(This is another in my occasional series of players who I will be especially interested to see in action this year.)
Honestly, I could have just as easily written put Quenton Washington in the title, or Jerrell Young, or George Baker, or Ernie Tabuteau, or really anyone in the secondary. This position worries me more than any spot on the team. But since Kayvon Webster is stepping into a starting role this year, I went with him.
USF put up solid stats against the pass last year. They only allowed 187.8 yards per game during the regular season, good for 21st in FBS, and intercepted 17 passes. But I think those were some pretty soft numbers, even though they include the average-destroying game against Cincinnati where the Bearcats threw for 490 yards. When I wrote my secondary prospectus for SB Nation Tampa Bay, I mentioned that the secondary played a lot of passive (no pun intended) defense when it was time for the other team to throw. That's how the Bearcats rang up so many yards -- the Bulls dropped back into coverages meant to take away the big play, and Cincinnati took the small-to-medium plays all night long.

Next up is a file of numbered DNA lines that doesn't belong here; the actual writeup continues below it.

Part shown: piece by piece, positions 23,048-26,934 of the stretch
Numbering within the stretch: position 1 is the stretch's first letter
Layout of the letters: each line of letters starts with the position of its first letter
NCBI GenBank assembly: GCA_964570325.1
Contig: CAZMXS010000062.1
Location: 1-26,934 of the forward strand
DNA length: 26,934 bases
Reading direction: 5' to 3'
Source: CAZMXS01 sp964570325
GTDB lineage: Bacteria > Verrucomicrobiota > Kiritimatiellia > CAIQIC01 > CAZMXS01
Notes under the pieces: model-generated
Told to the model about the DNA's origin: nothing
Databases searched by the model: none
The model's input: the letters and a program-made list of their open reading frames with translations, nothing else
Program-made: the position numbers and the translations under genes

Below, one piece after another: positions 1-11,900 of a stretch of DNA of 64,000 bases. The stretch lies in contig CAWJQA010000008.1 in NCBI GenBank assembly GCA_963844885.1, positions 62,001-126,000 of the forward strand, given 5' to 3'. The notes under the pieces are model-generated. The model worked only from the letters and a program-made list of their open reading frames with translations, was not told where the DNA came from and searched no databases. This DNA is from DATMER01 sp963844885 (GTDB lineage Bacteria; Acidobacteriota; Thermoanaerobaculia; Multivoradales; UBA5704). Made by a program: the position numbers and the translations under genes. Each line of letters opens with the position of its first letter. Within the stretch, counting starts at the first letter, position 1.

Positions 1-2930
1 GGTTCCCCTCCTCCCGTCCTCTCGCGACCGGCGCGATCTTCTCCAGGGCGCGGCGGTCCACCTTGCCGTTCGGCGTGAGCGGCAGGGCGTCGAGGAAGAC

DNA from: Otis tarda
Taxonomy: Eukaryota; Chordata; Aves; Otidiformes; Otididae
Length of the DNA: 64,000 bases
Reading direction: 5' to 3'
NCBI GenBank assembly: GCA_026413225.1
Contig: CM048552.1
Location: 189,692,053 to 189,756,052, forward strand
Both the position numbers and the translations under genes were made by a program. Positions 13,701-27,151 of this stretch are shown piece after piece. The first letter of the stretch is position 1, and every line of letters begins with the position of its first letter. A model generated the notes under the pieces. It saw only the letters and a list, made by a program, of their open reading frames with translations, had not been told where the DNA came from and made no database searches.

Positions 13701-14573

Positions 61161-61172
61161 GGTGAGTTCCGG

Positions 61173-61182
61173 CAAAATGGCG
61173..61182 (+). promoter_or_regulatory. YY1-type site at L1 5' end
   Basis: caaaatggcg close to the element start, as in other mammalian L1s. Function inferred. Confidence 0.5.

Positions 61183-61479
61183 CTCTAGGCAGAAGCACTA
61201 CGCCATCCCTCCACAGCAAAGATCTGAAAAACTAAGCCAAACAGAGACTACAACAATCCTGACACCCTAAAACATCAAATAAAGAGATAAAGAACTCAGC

If there had been more strong passing games in the Big East last year, I think that per-game average could have been a lot higher, and we probably wouldn't be talking as much about USF's strong defense in 2010. Nearly every team on the Bulls' schedule last year fell into one of three buckets:
- Couldn't throw the ball (Rutgers, UConn, Stony Brook, Miami, FAU, Western Kentucky)
- Didn't need to throw the ball (Syracuse, Louisville, Florida)
- Dumbass coach/offensive coordinator* (Pittsburgh, West Virginia, Clemson)
* - I could have put Florida in here too.
You have to figure Rutgers can't do anything but improve in the passing game, and this year the Bulls are also going to face several full-throttle offenses. Pittsburgh, West Virginia, Cincinnati, and UTEP are all going to throw the ball a lot and fire off plays as fast as they can. Sitting back in coverage isn't going to get it done against these teams, unless you want to count on the offense scoring 40+ against all of them. The secondary is going to need to get more aggressive and force some action. They might have to gamble, but better to take the risk and sometimes come up snake-eyed than to lose by a thousand tiny cuts.